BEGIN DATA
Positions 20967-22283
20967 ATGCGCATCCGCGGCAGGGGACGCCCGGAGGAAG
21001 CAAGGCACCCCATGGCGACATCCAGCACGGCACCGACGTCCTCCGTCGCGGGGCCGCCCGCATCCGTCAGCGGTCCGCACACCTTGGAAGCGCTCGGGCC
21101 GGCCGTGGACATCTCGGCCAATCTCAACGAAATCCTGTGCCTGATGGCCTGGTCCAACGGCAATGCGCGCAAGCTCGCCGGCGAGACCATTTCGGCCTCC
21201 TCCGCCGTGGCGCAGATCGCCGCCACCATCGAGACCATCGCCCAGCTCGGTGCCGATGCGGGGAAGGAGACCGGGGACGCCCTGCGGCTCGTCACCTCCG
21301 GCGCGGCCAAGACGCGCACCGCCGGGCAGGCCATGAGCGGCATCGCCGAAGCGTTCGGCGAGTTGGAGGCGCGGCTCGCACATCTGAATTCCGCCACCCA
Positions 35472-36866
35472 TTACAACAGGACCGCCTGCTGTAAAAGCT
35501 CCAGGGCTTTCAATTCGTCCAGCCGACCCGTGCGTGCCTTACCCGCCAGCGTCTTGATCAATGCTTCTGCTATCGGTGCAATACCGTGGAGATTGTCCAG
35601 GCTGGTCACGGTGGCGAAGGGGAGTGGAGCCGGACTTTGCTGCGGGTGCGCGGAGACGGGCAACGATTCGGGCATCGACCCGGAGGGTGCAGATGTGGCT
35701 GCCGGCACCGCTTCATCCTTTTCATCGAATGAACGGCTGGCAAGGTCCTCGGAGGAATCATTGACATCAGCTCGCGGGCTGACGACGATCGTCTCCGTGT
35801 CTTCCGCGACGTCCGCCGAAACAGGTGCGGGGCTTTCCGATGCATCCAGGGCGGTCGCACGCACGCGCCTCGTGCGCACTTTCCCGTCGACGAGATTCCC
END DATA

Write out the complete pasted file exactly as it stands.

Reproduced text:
Positions 20967-22283
20967 ATGCGCATCCGCGGCAGGGGACGCCCGGAGGAAG
21001 CAAGGCACCCCATGGCGACATCCAGCACGGCACCGACGTCCTCCGTCGCGGGGCCGCCCGCATCCGTCAGCGGTCCGCACACCTTGGAAGCGCTCGGGCC
21101 GGCCGTGGACATCTCGGCCAATCTCAACGAAATCCTGTGCCTGATGGCCTGGTCCAACGGCAATGCGCGCAAGCTCGCCGGCGAGACCATTTCGGCCTCC
21201 TCCGCCGTGGCGCAGATCGCCGCCACCATCGAGACCATCGCCCAGCTCGGTGCCGATGCGGGGAAGGAGACCGGGGACGCCCTGCGGCTCGTCACCTCCG
21301 GCGCGGCCAAGACGCGCACCGCCGGGCAGGCCATGAGCGGCATCGCCGAAGCGTTCGGCGAGTTGGAGGCGCGGCTCGCACATCTGAATTCCGCCACCCA
Positions 35472-36866
35472 TTACAACAGGACCGCCTGCTGTAAAAGCT
35501 CCAGGGCTTTCAATTCGTCCAGCCGACCCGTGCGTGCCTTACCCGCCAGCGTCTTGATCAATGCTTCTGCTATCGGTGCAATACCGTGGAGATTGTCCAG
35601 GCTGGTCACGGTGGCGAAGGGGAGTGGAGCCGGACTTTGCTGCGGGTGCGCGGAGACGGGCAACGATTCGGGCATCGACCCGGAGGGTGCAGATGTGGCT
35701 GCCGGCACCGCTTCATCCTTTTCATCGAATGAACGGCTGGCAAGGTCCTCGGAGGAATCATTGACATCAGCTCGCGGGCTGACGACGATCGTCTCCGTGT
35801 CTTCCGCGACGTCCGCCGAAACAGGTGCGGGGCTTTCCGATGCATCCAGGGCGGTCGCACGCACGCGCCTCGTGCGCACTTTCCCGTCGACGAGATTCCC